Feature: Sin Nombre
Fri, 20 Mar 2009 17:05:35
Sin Nombre may roughly translate to “the nameless” in English, but the film, written and directed by newcomer Cary Fukunaga, does not leave its subjects cloaked in a haze of anonymity. Rather, it takes the unnamed individuals entangled in immigration and gang-related conflicts and gives them distinctive voices. There is the gentle, yet markedly brave teenaged heroine, Sayra (Paulina Gaitan) who is attempting to cross the border with her father, and troubled gang member Willy (Edgar Flores), who is experiencing inner group strife and finds himself unexpectedly riding atop trains with Sayra after a bloody showdown.
The film transcends impersonal statistics, making involved parties and their individual plights real. Unlike simplistic and poorly executed cinematic inquiries into the same subject, a popular topic in Hollywood as of late, Sin Nombre is thoughtful and driven by personalities which give life and color to a multidimensional issue. In fact, calling it an “immigration” or “gang” film is too reductive altogether; it is a first and foremost about people and their many complexities.
Initially, Sin Nombre was not intended to blossom into a feature-length project. It began as a short film (Victoria Para Chino) which was made while the East Bay native was attending graduate school at New York University. After completion, Victoria garnered two-dozen international accolades, including a student Academy Award and Sundance jury prize. After receiving such an unequivocally positive reception, it became clear that further creative exploration was in order.
“When I was asked to do the feature film, it was just sort of me wanting people to see the full story,” says Fukunaga. “So, I started writing this feature and traveling and writing with immigrants in order to tell the story with as much authenticity as possible. I didn’t think about how I was going to finance it, or whether or not it was a good film to make as your first film. I was just [taking it] step by step.”
A commitment to authenticity—both in the narrative and character portrayals—is crucial to films such as this, especially as, in Fukunaga’s words, similar pictures tend to “exoticize anything that isn’t American.” Fukunaga was uninterested in crafting a foreign world of ‘others,’ and dedicated his efforts to conveying a story that would resonate with various audiences.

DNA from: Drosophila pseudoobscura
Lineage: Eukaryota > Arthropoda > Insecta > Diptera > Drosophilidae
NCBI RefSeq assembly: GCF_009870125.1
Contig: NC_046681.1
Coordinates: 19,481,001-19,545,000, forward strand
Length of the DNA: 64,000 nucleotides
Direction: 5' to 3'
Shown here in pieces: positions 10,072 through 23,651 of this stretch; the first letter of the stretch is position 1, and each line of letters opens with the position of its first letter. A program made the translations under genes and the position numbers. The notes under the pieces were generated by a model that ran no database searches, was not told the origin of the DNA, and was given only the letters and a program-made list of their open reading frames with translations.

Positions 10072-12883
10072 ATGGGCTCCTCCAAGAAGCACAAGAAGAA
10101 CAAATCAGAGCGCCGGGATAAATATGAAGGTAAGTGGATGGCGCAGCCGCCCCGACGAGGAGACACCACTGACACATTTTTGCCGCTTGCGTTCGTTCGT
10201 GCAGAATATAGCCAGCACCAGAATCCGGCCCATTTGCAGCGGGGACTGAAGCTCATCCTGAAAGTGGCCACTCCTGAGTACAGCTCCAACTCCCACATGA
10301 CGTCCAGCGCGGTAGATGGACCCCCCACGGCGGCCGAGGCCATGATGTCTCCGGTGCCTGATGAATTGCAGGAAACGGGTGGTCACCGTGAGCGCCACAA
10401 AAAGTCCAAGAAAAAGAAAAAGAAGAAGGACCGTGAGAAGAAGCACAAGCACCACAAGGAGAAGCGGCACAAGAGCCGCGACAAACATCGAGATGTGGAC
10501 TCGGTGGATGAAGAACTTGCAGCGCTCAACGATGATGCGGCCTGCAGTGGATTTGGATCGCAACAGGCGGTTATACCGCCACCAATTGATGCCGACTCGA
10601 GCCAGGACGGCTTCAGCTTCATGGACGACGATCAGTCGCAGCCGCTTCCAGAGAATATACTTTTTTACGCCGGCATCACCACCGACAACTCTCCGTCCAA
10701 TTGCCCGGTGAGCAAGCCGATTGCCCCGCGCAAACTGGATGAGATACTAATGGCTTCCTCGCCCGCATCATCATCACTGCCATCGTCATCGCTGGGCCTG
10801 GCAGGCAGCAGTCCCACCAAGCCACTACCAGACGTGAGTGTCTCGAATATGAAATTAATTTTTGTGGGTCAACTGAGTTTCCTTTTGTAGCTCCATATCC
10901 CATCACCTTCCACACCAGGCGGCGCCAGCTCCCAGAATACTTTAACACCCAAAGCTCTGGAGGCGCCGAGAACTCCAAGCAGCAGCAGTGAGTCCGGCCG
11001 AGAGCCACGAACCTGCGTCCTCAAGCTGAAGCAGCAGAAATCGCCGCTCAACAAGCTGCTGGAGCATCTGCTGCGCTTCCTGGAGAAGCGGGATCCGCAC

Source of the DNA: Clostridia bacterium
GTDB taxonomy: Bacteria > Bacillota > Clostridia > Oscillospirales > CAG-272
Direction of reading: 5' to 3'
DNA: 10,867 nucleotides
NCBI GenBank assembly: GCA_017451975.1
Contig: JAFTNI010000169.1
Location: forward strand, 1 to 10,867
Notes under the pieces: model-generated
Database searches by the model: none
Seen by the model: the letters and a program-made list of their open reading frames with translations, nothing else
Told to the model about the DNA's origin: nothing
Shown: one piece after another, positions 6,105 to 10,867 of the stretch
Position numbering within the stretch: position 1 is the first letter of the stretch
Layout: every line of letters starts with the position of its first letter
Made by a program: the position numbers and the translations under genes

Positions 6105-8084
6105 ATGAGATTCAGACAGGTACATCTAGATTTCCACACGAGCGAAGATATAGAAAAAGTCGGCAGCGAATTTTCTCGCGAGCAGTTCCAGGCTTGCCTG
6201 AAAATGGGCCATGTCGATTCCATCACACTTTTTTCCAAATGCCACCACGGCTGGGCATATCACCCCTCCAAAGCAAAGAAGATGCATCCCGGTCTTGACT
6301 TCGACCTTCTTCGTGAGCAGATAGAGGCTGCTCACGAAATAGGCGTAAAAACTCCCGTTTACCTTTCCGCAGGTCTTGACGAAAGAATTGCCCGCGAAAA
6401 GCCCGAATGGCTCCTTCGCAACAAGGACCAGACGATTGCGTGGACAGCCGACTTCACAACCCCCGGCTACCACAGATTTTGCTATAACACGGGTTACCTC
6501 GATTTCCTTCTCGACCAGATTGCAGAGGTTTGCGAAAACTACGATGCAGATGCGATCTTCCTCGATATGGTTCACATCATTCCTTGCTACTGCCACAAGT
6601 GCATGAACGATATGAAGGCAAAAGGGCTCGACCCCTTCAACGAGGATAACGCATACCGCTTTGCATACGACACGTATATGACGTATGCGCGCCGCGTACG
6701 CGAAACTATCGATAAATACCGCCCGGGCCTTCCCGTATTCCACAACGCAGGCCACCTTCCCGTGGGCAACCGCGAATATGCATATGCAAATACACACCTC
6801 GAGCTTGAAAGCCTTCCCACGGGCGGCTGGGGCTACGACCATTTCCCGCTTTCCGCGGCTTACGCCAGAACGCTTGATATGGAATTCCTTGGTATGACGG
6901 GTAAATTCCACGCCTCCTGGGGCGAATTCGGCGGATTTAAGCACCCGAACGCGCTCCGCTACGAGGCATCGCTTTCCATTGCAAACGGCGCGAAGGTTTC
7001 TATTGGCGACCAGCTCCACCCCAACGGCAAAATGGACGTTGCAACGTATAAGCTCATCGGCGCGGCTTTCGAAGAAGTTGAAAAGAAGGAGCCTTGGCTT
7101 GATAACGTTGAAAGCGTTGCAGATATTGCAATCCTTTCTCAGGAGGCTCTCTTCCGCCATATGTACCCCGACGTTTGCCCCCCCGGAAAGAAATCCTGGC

“The main thing was to find out what these characters really wanted and try to make that as personal as possible.”
“Something that I knew I had to be sensitive to was the fact that…the themes [of Sin Nombre] had to be universal. Fortunately the themes are universal in terms of what the immigrants are going through and in what they want and the kind of people they are and how they live their lives. I guess, for me, the main thing was to find out what these characters really wanted and try to make that as personal to my experience as possible.”
Fukunaga is somewhat soft-spoken, but there is certitude to his words which points to his passionate investment in Sin Nombre. He became fluent in Spanish in preparation for the film, and even took to riding the rails himself to develop a deeper understanding of that which he was putting on-screen. “After doing research and traveling with immigrants, there was a sort of emotional attachment, [which is] why I stuck with it until the very end. I was able to insert my personal experiences and perspective in the story,” says Fukunaga, who goes on to explain that the characters in the film were uniquely culled from real life. “I talked to hundreds of people, but no one character is based on one person. They’re based on both people I knew in my own life and people I knew while traveling. There were also some stories I heard from the immigrants that I traveled with—a collage of experiences.”
It’s this collage—dynamic, spirited, and thoughtful—that makes Sin Nombre consistently engaging, and a worthwhile investment during spring movie season.